Dane County is $250,000 short of the money needed for a planned $740,000 effort to build a compressed natural gas fueling station, buy more than a half-dozen vehicles that run on the fuel and convert methane gas from the county’s landfill to run those vehicles, officials said.
County officials plan to spend $370,000 in federal stimulus money and $120,000 in county matching money to build the fueling station at the County Parks offices and buy the vehicles, County Executive Kathleen Falk said. Officials want the fueling station operating and vehicles bought by the end of 2011, she said.
Joshua Westcott, a spokesman for Falk, said requests for project bids likely would be sought within several weeks.
But the county needs $250,000 to set up conversion of methane from the Dane County Landfill into CNG to operate the county’s nongasoline vehicles. Officials said CNG to fuel vehicles costs the equivalent of 85 cents a gallon. Each CNG vehicle will save the county an estimated $1,500 in fuel costs each year, Falk said.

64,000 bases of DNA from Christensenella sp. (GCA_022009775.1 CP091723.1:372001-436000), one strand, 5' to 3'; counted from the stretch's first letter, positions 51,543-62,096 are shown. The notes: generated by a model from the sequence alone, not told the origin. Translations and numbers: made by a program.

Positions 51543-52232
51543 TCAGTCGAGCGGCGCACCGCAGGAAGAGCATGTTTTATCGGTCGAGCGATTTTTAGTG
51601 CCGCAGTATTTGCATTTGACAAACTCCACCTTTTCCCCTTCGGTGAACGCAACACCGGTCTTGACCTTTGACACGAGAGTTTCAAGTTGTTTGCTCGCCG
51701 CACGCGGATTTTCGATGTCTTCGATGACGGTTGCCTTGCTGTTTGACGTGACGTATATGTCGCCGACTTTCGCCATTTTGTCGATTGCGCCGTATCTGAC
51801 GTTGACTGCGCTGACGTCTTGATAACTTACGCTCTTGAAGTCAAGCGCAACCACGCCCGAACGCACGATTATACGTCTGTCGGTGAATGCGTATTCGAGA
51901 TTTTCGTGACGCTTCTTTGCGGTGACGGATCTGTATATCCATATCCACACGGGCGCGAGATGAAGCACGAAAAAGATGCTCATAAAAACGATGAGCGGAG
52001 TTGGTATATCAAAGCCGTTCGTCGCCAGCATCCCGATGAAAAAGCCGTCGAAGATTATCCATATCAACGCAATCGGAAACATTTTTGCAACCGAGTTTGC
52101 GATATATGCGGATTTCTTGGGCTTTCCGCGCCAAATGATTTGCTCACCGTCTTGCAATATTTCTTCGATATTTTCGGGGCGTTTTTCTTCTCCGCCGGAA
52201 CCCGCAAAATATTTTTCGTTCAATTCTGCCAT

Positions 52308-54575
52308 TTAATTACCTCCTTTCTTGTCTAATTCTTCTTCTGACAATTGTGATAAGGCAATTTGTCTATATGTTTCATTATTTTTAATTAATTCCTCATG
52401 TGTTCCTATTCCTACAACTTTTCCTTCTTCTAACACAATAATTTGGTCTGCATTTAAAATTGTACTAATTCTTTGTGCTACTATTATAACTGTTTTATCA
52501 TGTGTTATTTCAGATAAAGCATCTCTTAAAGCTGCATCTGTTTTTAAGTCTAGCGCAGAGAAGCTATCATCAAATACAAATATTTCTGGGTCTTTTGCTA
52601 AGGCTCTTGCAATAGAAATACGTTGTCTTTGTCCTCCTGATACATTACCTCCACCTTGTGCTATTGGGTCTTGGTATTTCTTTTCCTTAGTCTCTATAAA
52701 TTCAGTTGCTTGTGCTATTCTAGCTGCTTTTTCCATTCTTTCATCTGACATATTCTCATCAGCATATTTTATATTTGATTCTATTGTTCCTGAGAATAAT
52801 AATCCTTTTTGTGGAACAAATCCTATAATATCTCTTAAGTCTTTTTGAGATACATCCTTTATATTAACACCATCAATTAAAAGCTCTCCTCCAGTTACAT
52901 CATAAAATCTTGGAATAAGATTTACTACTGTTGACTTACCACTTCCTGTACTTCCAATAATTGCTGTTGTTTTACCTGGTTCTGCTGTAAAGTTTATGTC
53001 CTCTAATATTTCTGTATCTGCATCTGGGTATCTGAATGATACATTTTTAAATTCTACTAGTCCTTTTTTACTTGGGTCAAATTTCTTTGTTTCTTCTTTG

County officials have been in discussions with private groups about financing the remaining $250,000, said Michael DiMaggio, Dane County solid waste manager.
Because the talks are ongoing, DiMaggio refused to name potential sources. He said the financing would not come from local taxes.
The county converts landfill methane, formed as buried organic substances decompose, into electricity and sells it to Madison Gas and Electric Co., earning $3 million annually, according to county records.
Falk said the plan to convert methane into CNG for the vehicles would not reduce the county’s revenue from utility sales.
DiMaggio said the goal is to generate about 100 gallons of CNG a day, enough to fuel the nongasoline portion of the county fleet.